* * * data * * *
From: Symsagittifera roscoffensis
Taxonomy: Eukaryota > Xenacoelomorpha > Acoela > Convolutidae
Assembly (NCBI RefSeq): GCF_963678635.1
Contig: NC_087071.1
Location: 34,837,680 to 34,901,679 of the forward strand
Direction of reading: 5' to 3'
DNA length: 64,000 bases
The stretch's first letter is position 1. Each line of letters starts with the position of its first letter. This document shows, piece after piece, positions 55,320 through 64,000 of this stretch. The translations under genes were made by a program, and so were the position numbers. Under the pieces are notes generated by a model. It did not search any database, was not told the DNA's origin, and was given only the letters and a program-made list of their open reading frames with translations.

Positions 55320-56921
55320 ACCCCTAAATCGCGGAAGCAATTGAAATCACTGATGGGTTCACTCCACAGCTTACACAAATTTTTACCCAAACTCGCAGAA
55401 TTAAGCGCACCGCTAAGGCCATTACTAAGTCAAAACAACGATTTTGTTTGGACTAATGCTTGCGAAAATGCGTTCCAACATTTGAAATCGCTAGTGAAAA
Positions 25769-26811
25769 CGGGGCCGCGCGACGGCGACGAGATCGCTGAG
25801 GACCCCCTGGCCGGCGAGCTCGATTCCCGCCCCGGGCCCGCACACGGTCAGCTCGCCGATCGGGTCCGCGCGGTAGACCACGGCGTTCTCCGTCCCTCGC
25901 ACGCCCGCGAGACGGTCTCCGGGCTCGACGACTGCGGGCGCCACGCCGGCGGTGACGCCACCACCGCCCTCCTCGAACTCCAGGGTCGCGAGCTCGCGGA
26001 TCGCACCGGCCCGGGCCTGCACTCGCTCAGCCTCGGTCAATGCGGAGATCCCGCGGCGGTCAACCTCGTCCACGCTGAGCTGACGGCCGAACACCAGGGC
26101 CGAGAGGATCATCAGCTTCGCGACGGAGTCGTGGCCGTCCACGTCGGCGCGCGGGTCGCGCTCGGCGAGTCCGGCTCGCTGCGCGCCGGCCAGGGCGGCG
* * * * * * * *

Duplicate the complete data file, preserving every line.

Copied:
From: Symsagittifera roscoffensis
Taxonomy: Eukaryota > Xenacoelomorpha > Acoela > Convolutidae
Assembly (NCBI RefSeq): GCF_963678635.1
Contig: NC_087071.1
Location: 34,837,680 to 34,901,679 of the forward strand
Direction of reading: 5' to 3'
DNA length: 64,000 bases
The stretch's first letter is position 1. Each line of letters starts with the position of its first letter. This document shows, piece after piece, positions 55,320 through 64,000 of this stretch. The translations under genes were made by a program, and so were the position numbers. Under the pieces are notes generated by a model. It did not search any database, was not told the DNA's origin, and was given only the letters and a program-made list of their open reading frames with translations.

Positions 55320-56921
55320 ACCCCTAAATCGCGGAAGCAATTGAAATCACTGATGGGTTCACTCCACAGCTTACACAAATTTTTACCCAAACTCGCAGAA
55401 TTAAGCGCACCGCTAAGGCCATTACTAAGTCAAAACAACGATTTTGTTTGGACTAATGCTTGCGAAAATGCGTTCCAACATTTGAAATCGCTAGTGAAAA
Positions 25769-26811
25769 CGGGGCCGCGCGACGGCGACGAGATCGCTGAG
25801 GACCCCCTGGCCGGCGAGCTCGATTCCCGCCCCGGGCCCGCACACGGTCAGCTCGCCGATCGGGTCCGCGCGGTAGACCACGGCGTTCTCCGTCCCTCGC
25901 ACGCCCGCGAGACGGTCTCCGGGCTCGACGACTGCGGGCGCCACGCCGGCGGTGACGCCACCACCGCCCTCCTCGAACTCCAGGGTCGCGAGCTCGCGGA
26001 TCGCACCGGCCCGGGCCTGCACTCGCTCAGCCTCGGTCAATGCGGAGATCCCGCGGCGGTCAACCTCGTCCACGCTGAGCTGACGGCCGAACACCAGGGC
26101 CGAGAGGATCATCAGCTTCGCGACGGAGTCGTGGCCGTCCACGTCGGCGCGCGGGTCGCGCTCGGCGAGTCCGGCTCGCTGCGCGCCGGCCAGGGCGGCG